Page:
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Devicescape Adds Insights, Interactivity to WiFi

Sarah Thomas

Devicescape is adding deeper levels of intelligence to its curated virtual network of more than 20 million hotspots. The WiFi operator announced a new suite of services Thursday that it says will help carriers make more of their offload networks.

Devicescape Software Inc. has built up its network of WiFi hotspots in retail outlets, coffee shops, and venues throughout the world that it connects users to through an app that scans for the best connection. It then partners with network operators, offering them access to its aggregated network and giving them -- as well as the retailers -- ways to monetize the access points they have in place. (See Top 10 Carrier WiFi Movers & Shakers.)

CMO David Nowicki says the goal of the new services is to move operators away from thinking of cellular versus WiFi to thinking of simple connectivity, regardless of the network, by making both equally as valuable. The new platform has three pillars: access, engagement, and insight.

Devicescape's Adaptive Network Selection service, built around operator policies and consumer preferences, selects the best network based on the current conditions and the user's pricing plan. Nowicki says most operators are now looking for ways to drive more traffic to WiFi, which is a change from their typical second-choice approach. (See Devicescape Targets 100M Hotspots By 2017.)

Devicescape's main WiFi play is in amenity hotspots, indoor access points provided by retail outlets and businesses. These companies often want to interact with the customers, target them with marketing and promotions, conduct surveys, and create a community feel around their store. Devicescape is enabling this with Popwifi, which it has been trialing in the US for the past year. In the trials, he says, owners are seeing an 8% click-through rate, in which 8% of their customers are engaging with their messaging. (See The Changing Face of 'Amenity WiFi' .)

Nowicki says the service, now commercial, will be in millions of venues and on millions of handsets by the end of the year. "That's a big step for us to move from thousands to tens of thousands to millions in terms of how many people have access to the software and how many venues have it on there," he says.

This is where things get interesting for carriers looking to make more of their WiFi offload networks. Devicescape will provide detailed user analytics on what consumers are doing on WiFi, where they are connecting, and how the network is performing.

"We give them insights into what the users are doing and give them an actual big-data feed, which allows them to understand where people are connecting and look at patterns and watch things over days and months," Nowicki says, adding that this is what they do on cellular already, but haven't had the ability over WiFi.

Nowicki says the entire suite of services is already in use by a Tier 1 operator, which the company will be announcing next week. And both will be showing off the services this month at Mobile World Congress. (See Mobile World Congress: Our Key Players.)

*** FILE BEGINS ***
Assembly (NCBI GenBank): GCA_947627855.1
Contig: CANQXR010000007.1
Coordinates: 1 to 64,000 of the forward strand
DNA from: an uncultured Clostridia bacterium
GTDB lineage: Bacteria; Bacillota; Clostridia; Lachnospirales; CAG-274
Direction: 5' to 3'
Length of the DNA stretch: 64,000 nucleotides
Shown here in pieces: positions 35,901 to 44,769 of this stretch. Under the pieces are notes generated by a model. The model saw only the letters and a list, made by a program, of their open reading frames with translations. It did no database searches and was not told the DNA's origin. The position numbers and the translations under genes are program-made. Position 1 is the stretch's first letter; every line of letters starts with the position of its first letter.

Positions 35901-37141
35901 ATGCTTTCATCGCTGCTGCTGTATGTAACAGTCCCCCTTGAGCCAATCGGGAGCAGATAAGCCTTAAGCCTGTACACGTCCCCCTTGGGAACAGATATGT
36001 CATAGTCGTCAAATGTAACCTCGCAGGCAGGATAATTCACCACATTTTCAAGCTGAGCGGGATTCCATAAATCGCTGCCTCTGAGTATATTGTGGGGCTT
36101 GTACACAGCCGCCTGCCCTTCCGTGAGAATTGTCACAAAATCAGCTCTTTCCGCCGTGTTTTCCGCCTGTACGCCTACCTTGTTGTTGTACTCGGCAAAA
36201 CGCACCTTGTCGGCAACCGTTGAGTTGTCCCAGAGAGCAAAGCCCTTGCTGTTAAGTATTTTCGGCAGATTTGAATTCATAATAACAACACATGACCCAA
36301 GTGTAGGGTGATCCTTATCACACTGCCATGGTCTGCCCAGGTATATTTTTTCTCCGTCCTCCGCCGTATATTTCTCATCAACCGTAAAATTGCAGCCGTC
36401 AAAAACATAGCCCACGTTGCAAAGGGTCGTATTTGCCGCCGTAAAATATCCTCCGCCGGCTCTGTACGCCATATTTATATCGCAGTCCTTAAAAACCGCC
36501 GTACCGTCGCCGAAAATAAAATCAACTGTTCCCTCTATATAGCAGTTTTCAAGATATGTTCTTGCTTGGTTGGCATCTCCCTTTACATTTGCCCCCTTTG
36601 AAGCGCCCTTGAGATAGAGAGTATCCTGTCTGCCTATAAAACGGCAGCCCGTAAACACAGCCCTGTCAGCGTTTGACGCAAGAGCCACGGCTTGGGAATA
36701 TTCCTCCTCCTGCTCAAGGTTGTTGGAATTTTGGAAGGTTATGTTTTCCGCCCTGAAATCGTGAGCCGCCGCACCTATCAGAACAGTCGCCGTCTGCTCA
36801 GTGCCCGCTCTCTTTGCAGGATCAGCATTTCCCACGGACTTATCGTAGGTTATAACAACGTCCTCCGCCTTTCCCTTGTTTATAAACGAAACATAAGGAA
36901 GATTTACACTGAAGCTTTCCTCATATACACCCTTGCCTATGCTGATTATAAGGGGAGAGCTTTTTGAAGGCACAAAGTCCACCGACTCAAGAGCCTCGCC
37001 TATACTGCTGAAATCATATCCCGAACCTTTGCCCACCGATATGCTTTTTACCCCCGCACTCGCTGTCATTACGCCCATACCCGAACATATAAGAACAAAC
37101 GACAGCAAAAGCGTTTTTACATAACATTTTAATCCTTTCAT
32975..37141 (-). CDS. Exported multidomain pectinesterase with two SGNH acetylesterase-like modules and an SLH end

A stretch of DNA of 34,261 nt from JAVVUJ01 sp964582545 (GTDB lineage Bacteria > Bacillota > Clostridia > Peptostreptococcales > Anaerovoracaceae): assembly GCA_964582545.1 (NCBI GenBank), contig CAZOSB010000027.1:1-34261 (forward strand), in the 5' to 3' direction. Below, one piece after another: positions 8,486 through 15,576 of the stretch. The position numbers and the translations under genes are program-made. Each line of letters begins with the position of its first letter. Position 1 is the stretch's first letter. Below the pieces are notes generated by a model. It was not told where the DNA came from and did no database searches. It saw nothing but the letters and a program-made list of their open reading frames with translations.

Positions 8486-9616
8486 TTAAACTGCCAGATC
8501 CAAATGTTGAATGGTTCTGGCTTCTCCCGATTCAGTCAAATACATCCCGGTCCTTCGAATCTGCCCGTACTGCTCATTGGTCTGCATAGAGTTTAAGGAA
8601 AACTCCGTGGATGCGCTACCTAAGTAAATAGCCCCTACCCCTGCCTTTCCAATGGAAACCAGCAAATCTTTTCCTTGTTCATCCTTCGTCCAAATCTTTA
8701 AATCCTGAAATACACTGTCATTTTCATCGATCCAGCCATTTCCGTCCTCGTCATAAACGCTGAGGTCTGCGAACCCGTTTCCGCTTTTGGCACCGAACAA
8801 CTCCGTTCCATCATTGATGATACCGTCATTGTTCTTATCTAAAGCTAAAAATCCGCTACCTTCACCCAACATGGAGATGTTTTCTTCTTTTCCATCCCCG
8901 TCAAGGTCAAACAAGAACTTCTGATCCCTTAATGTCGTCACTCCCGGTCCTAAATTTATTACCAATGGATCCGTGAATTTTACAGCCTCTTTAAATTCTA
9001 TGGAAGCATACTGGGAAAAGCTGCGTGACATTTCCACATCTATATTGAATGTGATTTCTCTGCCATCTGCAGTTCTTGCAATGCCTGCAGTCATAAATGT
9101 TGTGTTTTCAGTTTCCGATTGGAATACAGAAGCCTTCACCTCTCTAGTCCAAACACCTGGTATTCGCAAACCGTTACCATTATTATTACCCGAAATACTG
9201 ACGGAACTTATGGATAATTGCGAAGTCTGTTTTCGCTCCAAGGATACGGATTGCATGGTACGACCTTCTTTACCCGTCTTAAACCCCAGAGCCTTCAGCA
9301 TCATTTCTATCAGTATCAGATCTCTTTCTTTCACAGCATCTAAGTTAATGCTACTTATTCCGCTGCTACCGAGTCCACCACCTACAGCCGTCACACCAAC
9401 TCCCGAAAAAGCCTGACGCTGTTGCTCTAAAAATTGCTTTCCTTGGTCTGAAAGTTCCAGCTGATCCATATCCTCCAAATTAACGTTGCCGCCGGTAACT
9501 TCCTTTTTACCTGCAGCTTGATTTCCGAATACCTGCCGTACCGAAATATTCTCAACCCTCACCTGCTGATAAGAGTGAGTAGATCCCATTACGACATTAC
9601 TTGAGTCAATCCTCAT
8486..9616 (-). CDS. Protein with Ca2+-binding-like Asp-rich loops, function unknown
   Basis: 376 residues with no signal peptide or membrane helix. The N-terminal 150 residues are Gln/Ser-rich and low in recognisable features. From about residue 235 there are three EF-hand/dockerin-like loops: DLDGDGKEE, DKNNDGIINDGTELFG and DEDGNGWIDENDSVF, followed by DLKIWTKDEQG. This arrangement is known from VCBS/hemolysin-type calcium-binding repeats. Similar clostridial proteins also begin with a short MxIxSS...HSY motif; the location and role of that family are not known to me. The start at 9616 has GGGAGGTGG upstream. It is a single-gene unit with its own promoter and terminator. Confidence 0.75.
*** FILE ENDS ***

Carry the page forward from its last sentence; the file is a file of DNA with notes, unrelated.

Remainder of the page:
— Sarah Reedy, Senior Editor, Light Reading

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Sarah Thomas
Sarah Thomas,
User Rank: Blogger
2/7/2014 | 8:42:54 AM
Re: PopWiFi
Thanks, Dave. Any examples from your trials you can point to where the service has worked particularly well for a business (drove more business, more revenue, etc)? I would think it'd work well in places like local coffee shops, but curious what success stories you have.
User Rank: Blogger
2/6/2014 | 6:36:18 PM
Re: PopWiFi

Thanks for your comments.  Popwifi is pretty interesting.  More and more small businesses are offering free WiFi for their customers, yet they have no way of knowing whether it's working or getting much value out of it.  Popwifi gives them an easy way to interact, but an important point is they can also use Popwifi to drive customers to their preferred mobile or social experience.  As you likely know, small businesses are constantly besieged by people selling them new capabilities, but they've likely either no time for it or (more likely) have already picked Facebook as their engagement mechanism.  With Popwifi they can click a button and simply change the message to "click here to like us on Facebook" and - presto - the customer goes directly to their Facebook page. In this way, Popwifi just tries to make it easy for the small business owner, rather than forcing them to use YAP (yet another platform).

Sarah Thomas
Sarah Thomas,
User Rank: Blogger
2/6/2014 | 12:18:54 PM
I really like both the PopWiFi aspect of this and the analytics part (that just makes sense). Nowicki suggested a business owner, like a local coffee shop, could create a "wall" in which frequenters could leave notes, post pictures, ask the owners questions, etc. It creates a community feel and is more subtle, and likely more effective, advertising then just blasting them with ads since they're on your sign-on screen. It's something I think would work really well in places like coffee shops where people are repeat visitors.
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